Edward Snowden says it’s ‘BS’ that only Apple can access San Bernardino shooter’s iPhone 5c

Edward Snowden

Right now, the Federal Bureau of Investigation is trying very hard to convince everyone that it has no other options than to compel Apple to help it access an iPhone they believe might hold sensitive data on it.

Apple, going as far as to fight a court order that told the company to help the FBI, doesn’t see the situation playing out in the same way the Department of Justice does. What’s more, a plethora of companies involved in the technology market have stepped up to support Apple recently, with more probably coming down the pipe.

Now, Edward Snowden, a National Security Agency whistleblower, has come forward and made his own comments regarding the FBI’s claim that the agency has no other avenues to unlock the iPhone 5c used by one of the shooters at San Bernardino last year. Simply put, he says, “Respectfully, that’s bullshit,” in regards to the FBI’s statement that only Apple has the “exclusive technical means” to access the iPhone 5c in question.

Snowden would even add on Twitter that the “global technological consensus is against the FBI,” and linked to a blog post he wrote for the Civil Liberties Union website. In the blog post, Snowden details “one example” of how the FBI could access the iPhone 5c without the assistance of Apple. Moreover, this method, while not as trivial as it might read, is an option that, based on the FBI’s demands of Apple, doesn’t seem to have been considered or tried. Instead, the FBI is apparently seeking, what those involved probably thought at the time, was the easiest path to the solution it wants.

As for the method that Snowden outlines, here’s how it breaks down, utilizing a method that would have the FBI actually remove the chip from the iPhone 5c, connect it to another device, and then try to unlock the stored data from there:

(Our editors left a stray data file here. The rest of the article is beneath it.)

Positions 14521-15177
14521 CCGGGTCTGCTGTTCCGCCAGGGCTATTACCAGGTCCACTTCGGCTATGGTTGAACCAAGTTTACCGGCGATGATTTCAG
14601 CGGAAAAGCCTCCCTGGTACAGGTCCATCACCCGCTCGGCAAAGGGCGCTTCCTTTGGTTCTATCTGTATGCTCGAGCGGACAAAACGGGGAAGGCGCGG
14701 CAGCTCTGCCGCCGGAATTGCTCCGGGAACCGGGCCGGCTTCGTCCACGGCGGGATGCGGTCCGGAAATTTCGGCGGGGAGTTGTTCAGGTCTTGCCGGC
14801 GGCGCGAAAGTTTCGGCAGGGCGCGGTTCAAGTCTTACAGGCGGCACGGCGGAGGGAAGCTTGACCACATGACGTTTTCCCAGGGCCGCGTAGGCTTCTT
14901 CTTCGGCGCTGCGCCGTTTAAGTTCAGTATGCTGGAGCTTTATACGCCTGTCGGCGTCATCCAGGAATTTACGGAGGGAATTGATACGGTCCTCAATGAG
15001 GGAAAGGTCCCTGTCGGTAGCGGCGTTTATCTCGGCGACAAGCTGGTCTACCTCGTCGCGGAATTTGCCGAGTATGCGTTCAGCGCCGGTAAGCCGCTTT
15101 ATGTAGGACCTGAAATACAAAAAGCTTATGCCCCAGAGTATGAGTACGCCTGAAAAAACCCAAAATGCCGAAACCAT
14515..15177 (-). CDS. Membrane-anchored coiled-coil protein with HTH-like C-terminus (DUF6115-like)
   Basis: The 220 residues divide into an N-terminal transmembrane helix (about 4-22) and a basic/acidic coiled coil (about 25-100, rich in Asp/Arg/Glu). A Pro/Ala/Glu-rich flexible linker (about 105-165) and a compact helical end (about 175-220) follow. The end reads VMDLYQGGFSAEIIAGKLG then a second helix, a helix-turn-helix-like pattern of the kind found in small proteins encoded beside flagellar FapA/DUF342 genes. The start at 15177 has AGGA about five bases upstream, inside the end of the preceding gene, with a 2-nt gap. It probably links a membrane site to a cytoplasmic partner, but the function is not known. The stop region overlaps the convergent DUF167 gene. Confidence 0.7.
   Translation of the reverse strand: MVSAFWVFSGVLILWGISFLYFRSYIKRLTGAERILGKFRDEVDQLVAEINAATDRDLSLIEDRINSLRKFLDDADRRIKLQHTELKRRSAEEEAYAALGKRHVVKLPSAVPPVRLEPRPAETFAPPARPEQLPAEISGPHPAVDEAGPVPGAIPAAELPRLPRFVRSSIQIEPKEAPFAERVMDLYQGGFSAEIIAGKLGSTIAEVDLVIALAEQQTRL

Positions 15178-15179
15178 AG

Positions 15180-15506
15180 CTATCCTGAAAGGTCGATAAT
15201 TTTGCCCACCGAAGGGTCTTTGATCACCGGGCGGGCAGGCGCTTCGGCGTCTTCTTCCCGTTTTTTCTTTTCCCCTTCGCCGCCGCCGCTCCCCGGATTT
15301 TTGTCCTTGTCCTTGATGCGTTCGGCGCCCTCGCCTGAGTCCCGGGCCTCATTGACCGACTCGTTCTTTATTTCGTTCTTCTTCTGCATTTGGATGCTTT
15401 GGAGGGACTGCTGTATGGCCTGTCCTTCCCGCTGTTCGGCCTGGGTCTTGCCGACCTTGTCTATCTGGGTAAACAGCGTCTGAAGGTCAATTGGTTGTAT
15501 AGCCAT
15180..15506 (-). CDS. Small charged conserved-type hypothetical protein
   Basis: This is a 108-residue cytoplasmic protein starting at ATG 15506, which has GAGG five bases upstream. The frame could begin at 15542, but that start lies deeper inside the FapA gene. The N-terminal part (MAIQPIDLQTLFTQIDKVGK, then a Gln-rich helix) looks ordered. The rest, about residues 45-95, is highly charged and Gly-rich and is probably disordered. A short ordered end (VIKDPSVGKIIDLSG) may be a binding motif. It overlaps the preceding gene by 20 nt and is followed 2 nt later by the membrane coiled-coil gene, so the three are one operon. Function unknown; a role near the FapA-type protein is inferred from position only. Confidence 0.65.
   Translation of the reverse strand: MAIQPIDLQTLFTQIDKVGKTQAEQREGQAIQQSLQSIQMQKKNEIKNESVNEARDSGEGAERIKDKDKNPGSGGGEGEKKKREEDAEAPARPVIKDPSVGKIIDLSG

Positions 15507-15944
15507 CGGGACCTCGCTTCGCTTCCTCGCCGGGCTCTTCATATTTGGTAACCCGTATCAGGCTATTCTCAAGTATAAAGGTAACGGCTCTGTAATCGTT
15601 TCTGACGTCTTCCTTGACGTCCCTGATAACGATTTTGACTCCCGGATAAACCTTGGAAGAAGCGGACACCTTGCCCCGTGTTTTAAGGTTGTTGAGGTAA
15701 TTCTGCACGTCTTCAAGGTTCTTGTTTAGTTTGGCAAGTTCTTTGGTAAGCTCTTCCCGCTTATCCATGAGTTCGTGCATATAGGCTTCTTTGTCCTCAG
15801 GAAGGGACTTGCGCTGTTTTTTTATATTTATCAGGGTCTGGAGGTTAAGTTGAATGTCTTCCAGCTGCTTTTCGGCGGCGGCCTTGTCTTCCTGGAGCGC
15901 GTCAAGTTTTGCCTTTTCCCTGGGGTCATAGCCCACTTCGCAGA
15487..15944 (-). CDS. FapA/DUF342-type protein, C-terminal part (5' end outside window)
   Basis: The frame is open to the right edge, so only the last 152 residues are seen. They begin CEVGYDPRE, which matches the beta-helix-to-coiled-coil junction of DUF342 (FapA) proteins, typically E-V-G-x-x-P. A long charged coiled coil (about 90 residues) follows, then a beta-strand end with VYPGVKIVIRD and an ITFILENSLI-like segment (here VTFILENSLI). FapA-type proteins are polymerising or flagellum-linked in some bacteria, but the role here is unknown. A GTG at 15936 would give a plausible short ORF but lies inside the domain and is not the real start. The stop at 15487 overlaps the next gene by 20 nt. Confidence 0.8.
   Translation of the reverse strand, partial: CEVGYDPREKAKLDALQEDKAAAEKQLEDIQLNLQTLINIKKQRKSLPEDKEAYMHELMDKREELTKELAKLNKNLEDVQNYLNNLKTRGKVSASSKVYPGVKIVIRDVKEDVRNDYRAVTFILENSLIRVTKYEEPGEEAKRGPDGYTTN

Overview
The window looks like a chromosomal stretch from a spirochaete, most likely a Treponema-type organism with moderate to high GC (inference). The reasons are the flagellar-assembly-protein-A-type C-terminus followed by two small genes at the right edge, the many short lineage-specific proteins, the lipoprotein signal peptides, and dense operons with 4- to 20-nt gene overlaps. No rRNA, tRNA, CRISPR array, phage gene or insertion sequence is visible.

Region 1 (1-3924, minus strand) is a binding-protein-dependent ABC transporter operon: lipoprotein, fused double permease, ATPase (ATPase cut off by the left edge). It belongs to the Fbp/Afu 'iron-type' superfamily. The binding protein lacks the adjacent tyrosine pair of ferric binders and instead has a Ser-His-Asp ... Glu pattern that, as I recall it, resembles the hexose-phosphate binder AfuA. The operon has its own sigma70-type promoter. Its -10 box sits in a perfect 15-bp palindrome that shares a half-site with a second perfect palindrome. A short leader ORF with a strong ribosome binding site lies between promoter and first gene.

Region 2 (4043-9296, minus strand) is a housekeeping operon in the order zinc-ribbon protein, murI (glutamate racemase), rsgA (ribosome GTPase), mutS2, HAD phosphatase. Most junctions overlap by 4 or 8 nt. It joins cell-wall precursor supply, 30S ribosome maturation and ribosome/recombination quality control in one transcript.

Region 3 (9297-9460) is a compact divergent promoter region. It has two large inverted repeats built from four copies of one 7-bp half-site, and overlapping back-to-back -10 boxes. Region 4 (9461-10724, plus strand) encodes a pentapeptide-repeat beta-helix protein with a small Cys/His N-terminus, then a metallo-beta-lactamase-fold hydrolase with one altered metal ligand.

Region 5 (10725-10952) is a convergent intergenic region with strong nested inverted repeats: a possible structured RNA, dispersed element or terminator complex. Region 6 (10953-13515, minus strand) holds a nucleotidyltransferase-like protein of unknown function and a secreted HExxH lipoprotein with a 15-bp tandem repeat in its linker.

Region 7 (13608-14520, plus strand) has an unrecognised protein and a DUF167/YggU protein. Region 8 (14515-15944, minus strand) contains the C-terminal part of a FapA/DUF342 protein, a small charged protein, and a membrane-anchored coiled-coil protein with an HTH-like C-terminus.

“The FBI can simply remove this chip from the circuit board (“desolder” it), connect it to a device capable of reading and writing NAND flash, and copy all of its data. It can then replace the chip, and start testing passcodes. If it turns out that the auto-erase feature is on, and the Effaceable Storage gets erased, they can remove the chip, copy the original information back in, and replace it. If they plan to do this many times, they can attach a “test socket” to the circuit board that makes it easy and fast to do this kind of chip swapping.

If the FBI doesn’t have the equipment or expertise to do this, they can hire any one of dozens of data recovery firms that specialize in information extraction from digital devices.”

You can read Snowden’s full breakdown right here.

Options appear to exist, even if some of them are pretty extreme and could take a long time to work — if they work at all. Snowden’s route seems like it should have been one the Justice Department immediately tried, long before they went down the route where they try to force a company to create a backdoor in their software used by millions of people.

What do you think of Snowden’s idea?

[The Intercept; ACLU]